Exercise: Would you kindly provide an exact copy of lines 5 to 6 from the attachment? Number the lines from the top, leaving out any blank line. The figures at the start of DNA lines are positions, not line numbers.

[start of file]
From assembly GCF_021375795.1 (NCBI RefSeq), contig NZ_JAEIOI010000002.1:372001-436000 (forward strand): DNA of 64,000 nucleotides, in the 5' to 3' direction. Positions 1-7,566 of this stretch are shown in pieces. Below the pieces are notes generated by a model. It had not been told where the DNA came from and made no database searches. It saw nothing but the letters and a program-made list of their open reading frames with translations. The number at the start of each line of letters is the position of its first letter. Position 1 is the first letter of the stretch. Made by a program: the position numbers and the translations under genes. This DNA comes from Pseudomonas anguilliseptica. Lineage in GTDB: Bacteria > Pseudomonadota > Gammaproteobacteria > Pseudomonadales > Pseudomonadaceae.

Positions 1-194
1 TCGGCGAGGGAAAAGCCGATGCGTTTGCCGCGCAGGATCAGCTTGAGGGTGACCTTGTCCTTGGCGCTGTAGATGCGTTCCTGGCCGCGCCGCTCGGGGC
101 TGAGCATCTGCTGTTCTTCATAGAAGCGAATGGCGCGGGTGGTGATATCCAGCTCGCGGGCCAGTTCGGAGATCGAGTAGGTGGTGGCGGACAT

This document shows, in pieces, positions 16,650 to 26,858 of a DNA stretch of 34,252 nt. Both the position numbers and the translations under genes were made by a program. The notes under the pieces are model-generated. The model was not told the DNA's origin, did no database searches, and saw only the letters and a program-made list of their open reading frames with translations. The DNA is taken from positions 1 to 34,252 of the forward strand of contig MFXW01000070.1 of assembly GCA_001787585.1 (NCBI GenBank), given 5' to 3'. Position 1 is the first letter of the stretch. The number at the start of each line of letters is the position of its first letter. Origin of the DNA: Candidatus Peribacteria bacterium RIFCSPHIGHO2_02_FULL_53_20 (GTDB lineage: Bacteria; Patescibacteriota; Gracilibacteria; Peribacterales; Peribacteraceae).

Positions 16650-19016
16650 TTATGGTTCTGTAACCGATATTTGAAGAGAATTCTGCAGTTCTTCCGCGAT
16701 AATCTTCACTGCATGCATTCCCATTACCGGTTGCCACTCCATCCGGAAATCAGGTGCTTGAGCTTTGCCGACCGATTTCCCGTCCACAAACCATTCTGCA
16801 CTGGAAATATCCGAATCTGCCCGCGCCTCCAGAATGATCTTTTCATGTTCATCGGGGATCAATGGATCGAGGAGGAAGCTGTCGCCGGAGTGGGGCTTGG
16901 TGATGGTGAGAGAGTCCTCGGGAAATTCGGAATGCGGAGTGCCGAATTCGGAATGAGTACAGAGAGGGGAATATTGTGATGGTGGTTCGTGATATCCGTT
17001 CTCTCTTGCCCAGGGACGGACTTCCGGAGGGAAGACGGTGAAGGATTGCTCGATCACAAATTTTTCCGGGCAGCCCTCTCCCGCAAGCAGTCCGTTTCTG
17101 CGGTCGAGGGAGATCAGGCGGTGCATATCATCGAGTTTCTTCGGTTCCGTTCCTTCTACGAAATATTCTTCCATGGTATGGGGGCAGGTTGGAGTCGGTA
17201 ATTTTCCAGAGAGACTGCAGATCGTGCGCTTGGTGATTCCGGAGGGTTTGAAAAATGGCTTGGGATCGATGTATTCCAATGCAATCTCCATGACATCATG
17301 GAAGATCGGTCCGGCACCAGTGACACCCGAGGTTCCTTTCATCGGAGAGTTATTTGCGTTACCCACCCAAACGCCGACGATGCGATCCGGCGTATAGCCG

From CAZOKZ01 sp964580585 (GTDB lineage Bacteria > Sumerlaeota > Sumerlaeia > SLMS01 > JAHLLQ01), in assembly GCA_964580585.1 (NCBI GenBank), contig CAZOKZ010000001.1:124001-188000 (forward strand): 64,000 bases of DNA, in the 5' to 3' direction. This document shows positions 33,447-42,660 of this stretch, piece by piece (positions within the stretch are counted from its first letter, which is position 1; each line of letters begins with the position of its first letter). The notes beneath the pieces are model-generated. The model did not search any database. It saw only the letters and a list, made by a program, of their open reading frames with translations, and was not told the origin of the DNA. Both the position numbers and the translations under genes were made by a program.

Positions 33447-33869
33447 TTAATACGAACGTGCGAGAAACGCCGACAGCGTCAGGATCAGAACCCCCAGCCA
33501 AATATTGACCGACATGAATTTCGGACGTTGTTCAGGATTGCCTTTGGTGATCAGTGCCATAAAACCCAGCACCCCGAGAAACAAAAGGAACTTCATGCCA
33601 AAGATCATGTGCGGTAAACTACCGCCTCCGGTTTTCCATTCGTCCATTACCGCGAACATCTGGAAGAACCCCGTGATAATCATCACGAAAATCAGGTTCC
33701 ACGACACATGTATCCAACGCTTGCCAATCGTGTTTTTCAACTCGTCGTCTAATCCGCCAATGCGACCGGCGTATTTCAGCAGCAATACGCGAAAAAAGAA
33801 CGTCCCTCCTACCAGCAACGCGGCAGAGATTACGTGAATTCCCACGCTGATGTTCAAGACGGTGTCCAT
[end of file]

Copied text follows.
This document shows, in pieces, positions 16,650 to 26,858 of a DNA stretch of 34,252 nt. Both the position numbers and the translations under genes were made by a program. The notes under the pieces are model-generated. The model was not told the DNA's origin, did no database searches, and saw only the letters and a program-made list of their open reading frames with translations. The DNA is taken from positions 1 to 34,252 of the forward strand of contig MFXW01000070.1 of assembly GCA_001787585.1 (NCBI GenBank), given 5' to 3'. Position 1 is the first letter of the stretch. The number at the start of each line of letters is the position of its first letter. Origin of the DNA: Candidatus Peribacteria bacterium RIFCSPHIGHO2_02_FULL_53_20 (GTDB lineage: Bacteria; Patescibacteriota; Gracilibacteria; Peribacterales; Peribacteraceae).

Positions 16650-19016